Design can be a very subjective matter. All of us have our personal likes and dislikes when it comes to the appearance of the products, tools and websites we use, but it’s important for both the designer and client to set those aside when you’re working on a web design project.
Websites are designed for their audience, for the users that the owner is hoping will visit and complete some transaction or task. As part of the user-centred design process, we research the users; create personas and use-cases for them, so that we can better understand how to tailor the site to their needs. And yet it’s very common for feedback to come in from members of the project team (on both sides) that involve personal opinion. For example, “I don’t really like the use of green in the sidebar”, or “Perhaps the product image should be a little larger”.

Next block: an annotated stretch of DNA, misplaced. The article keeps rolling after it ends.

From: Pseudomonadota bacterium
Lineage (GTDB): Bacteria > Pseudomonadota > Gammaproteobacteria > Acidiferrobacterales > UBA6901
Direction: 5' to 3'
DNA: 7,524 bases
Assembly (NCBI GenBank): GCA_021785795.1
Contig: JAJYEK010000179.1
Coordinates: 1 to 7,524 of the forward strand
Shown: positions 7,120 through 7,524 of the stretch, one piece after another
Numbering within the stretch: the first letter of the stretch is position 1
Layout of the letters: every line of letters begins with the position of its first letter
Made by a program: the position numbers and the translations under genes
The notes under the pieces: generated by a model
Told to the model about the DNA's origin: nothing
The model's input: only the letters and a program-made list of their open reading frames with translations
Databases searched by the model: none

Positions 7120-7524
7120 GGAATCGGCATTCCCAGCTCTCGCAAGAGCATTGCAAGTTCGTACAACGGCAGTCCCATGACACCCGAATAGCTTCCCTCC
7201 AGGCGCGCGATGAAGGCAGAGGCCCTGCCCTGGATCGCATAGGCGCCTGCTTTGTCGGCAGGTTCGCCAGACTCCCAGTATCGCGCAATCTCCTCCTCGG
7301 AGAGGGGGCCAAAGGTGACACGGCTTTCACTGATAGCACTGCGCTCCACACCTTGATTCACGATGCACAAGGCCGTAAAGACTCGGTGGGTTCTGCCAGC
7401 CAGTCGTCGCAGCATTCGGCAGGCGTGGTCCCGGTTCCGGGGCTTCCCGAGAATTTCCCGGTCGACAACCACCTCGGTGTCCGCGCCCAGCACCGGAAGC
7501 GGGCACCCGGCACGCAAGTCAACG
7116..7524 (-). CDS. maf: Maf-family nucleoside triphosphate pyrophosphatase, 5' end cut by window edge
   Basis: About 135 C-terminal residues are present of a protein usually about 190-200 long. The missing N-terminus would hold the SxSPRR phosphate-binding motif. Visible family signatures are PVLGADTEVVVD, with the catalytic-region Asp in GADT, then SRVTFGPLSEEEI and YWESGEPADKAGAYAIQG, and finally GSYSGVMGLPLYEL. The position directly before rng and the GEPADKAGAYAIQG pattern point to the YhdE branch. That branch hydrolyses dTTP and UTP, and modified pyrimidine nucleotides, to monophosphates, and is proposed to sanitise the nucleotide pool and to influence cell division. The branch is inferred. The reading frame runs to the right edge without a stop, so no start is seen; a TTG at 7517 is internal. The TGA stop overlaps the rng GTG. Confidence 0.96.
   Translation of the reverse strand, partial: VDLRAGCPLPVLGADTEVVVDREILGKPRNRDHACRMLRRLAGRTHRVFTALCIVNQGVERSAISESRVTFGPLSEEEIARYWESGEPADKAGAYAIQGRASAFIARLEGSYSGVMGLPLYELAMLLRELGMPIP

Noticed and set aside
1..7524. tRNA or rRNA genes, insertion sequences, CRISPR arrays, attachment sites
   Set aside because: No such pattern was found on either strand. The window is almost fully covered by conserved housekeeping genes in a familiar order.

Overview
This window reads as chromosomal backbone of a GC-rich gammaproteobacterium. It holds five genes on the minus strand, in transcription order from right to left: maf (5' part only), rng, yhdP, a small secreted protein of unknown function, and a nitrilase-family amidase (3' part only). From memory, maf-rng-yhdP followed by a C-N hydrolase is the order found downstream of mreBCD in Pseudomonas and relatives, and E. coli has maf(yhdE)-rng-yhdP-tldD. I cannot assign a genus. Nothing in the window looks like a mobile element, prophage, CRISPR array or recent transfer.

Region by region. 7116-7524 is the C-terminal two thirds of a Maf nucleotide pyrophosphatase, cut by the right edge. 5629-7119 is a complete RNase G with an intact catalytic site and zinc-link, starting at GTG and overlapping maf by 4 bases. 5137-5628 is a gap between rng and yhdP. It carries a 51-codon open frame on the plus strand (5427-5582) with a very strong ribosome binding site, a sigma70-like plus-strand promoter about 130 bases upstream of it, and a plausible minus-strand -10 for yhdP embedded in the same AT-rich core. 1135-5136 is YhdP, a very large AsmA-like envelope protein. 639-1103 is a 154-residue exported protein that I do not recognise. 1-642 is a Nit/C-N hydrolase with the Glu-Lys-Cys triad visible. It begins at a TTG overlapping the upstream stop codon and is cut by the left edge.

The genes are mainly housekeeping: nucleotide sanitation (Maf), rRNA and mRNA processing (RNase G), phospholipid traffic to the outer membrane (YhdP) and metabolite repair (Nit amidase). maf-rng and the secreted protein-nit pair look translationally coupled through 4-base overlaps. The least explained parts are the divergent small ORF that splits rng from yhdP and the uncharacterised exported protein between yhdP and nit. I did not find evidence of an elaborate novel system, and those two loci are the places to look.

We need to remember that we’re not designing for ourselves, we’re designing for our users and so we need to set aside our opinions and think in terms of evidence. On what basis were these design choices made, and is there evidence to suggest that a different approach would be better?
Andy Clark of Stuff & Nonsense spoke about his approach to this subject on the Boagworld podcast offering the suggestion that if the person persists in pushing their opinion then you could offer a compromise:
“We’ll look at both versions, your version and my version; we’ll launch with my version and then we’ll test yours separately and see if it’s better.”
This puts weight in the designer’s approach, based on their experience and training, whilst exploring the suggestion and incorporating it at a later date if it proves itself through testing.